Study patients will be randomized to one of two groups. One group will receive saline solution (salt water) and the other group will receive the pentastarch solution. Neither the patient, the anesthesiologist, the obstetrician nor nurses will know which group the patient is in.
All women who participate in the study will have an intravenous. Once the tube is in the vein, a blood sample will be taken from it before an intravenous solution is started. The amount of blood taken will be approximately 1 tablespoon (15mL). This is not part of routine care but is part of the study. This blood will be checked to see how well it forms a clot. The study solution (15 ml/kg of either saline or starch solution, approximately 1 litre) will then be attached to the intravenous. Once the patient is in the operating room and the spinal anesthetic has been given the remainder of the study solution will be given very rapidly over 10 minutes into the vein. Once the study solution has been given, the patient will receive a saline solution through their intravenous at a rate determined by the anesthesiologist according to their normal practice.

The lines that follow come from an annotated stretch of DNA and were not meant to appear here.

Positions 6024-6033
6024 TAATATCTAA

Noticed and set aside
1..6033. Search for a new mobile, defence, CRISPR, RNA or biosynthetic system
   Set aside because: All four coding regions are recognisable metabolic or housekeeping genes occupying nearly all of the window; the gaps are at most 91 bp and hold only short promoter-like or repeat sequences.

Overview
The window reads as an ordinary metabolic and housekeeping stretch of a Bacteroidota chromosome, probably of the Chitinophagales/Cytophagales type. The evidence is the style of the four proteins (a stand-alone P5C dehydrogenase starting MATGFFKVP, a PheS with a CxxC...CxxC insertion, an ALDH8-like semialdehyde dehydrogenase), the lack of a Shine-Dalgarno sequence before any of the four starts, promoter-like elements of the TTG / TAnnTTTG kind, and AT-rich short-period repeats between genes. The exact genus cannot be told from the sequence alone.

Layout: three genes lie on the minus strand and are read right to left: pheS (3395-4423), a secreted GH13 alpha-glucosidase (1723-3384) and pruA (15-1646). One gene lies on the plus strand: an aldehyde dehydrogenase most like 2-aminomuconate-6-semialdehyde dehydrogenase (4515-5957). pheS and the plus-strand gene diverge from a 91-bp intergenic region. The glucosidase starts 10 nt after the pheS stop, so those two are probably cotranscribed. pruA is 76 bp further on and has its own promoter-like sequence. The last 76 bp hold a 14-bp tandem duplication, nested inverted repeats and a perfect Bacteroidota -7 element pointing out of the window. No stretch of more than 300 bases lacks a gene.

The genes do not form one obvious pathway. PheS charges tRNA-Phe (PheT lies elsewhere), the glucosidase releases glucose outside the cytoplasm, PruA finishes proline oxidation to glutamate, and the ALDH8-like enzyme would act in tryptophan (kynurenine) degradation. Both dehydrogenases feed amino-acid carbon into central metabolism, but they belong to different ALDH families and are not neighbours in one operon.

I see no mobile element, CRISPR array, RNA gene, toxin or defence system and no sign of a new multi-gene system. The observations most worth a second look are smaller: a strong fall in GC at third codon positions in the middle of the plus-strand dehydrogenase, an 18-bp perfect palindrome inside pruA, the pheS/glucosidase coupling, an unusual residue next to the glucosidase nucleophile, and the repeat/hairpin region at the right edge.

Five minutes after the study solution is given, a further blood sample (15 mL) will be taken from the intravenous and it will be tested the same as for the first blood sample. A third blood sample will be taken approximately 85 minutes later. As these blood samples will be taken from the intravenous, the patient will not have to have a needle inserted to take them. Approximately 10% of the time it may not be possible to take the blood sample from the intravenous. If this should happen the investigator or the anesthesiologist will want to take the blood sample from the opposite arm to the intravenous. The patient will be told that this is going to happen and can withdraw from the study at that time. This will not affect any further care that the patient receives. To minimize discomfort if blood is taken from the opposite arm the skin will be made numb with local anesthetic.